HONG KONG/LONDON, Oct 5 (Reuters) – Growing worries about defaults at Chinese property developers triggered a rout in their shares and bonds on Tuesday with fresh credit rating downgrades and uncertainty about the fate of cash-strapped China Evergrande Group sapping investor sentiment.
Once China’s top-selling developer, Evergrande (3333.HK) is facing one of the country’s largest-ever debt restructurings as it wrestles with more than $300 billion in liabilities, including nearly $20 billion in offshore debt.
Last month it missed coupon payments on two dollar bond tranches and is scrambling to sell assets to pay creditors, prioritising repayment to onshore lenders in the last few weeks.
The possible collapse of one of China’s biggest borrowers has triggered worries about contagion risks to the property sector in the world’s second-largest economy, as its debt-laden peers are hit with rating downgrades on looming defaults.
Chinese property bonds and shares came under heavy selling pressure, a day after Chinese homebuilder Fantasia Holdings’ (1777.HK) said it had failed to make a $206 million international market debt payment on time.
That followed downgrading of the company by rating agencies, citing weak recovery prospects for bondholders after default as well as concerns about the company’s disclosure and governance practices.
In a statement, the property developer said that it will assess the potential impact of the non-payment on the group’s financial conditions. It did not immediately respond to a Reuters request for comment on the rating downgrades.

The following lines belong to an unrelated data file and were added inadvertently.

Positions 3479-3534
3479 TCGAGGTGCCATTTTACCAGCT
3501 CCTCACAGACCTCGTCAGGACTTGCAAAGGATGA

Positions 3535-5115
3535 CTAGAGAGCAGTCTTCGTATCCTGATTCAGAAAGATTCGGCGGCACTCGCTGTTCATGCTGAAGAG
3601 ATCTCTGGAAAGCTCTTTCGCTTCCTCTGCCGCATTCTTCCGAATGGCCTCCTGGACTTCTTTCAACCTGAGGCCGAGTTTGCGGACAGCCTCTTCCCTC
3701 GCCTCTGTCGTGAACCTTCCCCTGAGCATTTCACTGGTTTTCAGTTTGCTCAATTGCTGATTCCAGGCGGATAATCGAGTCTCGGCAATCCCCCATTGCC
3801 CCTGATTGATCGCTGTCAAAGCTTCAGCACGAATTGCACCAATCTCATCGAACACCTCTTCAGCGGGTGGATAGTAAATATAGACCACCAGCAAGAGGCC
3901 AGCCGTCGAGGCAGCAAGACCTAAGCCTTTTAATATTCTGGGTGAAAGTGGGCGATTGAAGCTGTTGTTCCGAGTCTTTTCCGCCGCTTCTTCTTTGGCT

Developer Sinic Holdings (2103.HK) also suffered a ratings downgrades on Tuesday after it announced that certain subsidiaries had missed interest payments on onshore financing arrangements.
S&P Global Ratings lowered its rating on Sinic, saying it had run into a “severe liquidity problem and its debt-servicing ability has almost been depleted”.
It said the firm was likely to default on notes totalling $246 million due on Oct. 18.
Sinic declined to comment on the ratings downgrades.
“Since the Evergrande crisis, investors have become more worried and focused about Chinese developer’s repayment ability,” said Thomas Kwok, head of equity business at Hong Kong brokerage CHIEF Securities.
The liquidity issues have increased as many developers were not able to issue fresh debt to refinance, and as their ability to raise cash from selling properties fell due to new regulations, he said.
“This will be a vicious cycle for the developers that are not strong enough, because there is not enough liquidity in the market for everyone.”
The rating downgrades and possible near-term defaults on offshore debt obligations will pile pressure on Chinese developers to access fresh funding to repay notes worth nearly $300 billion due over the next two years.
Bond prices collapsed at a handful of the most indebted firms, with Fantasia bonds crumbling below 30 cents on the dollar while Kaisa Group and Central China Real Estate also saw price falls.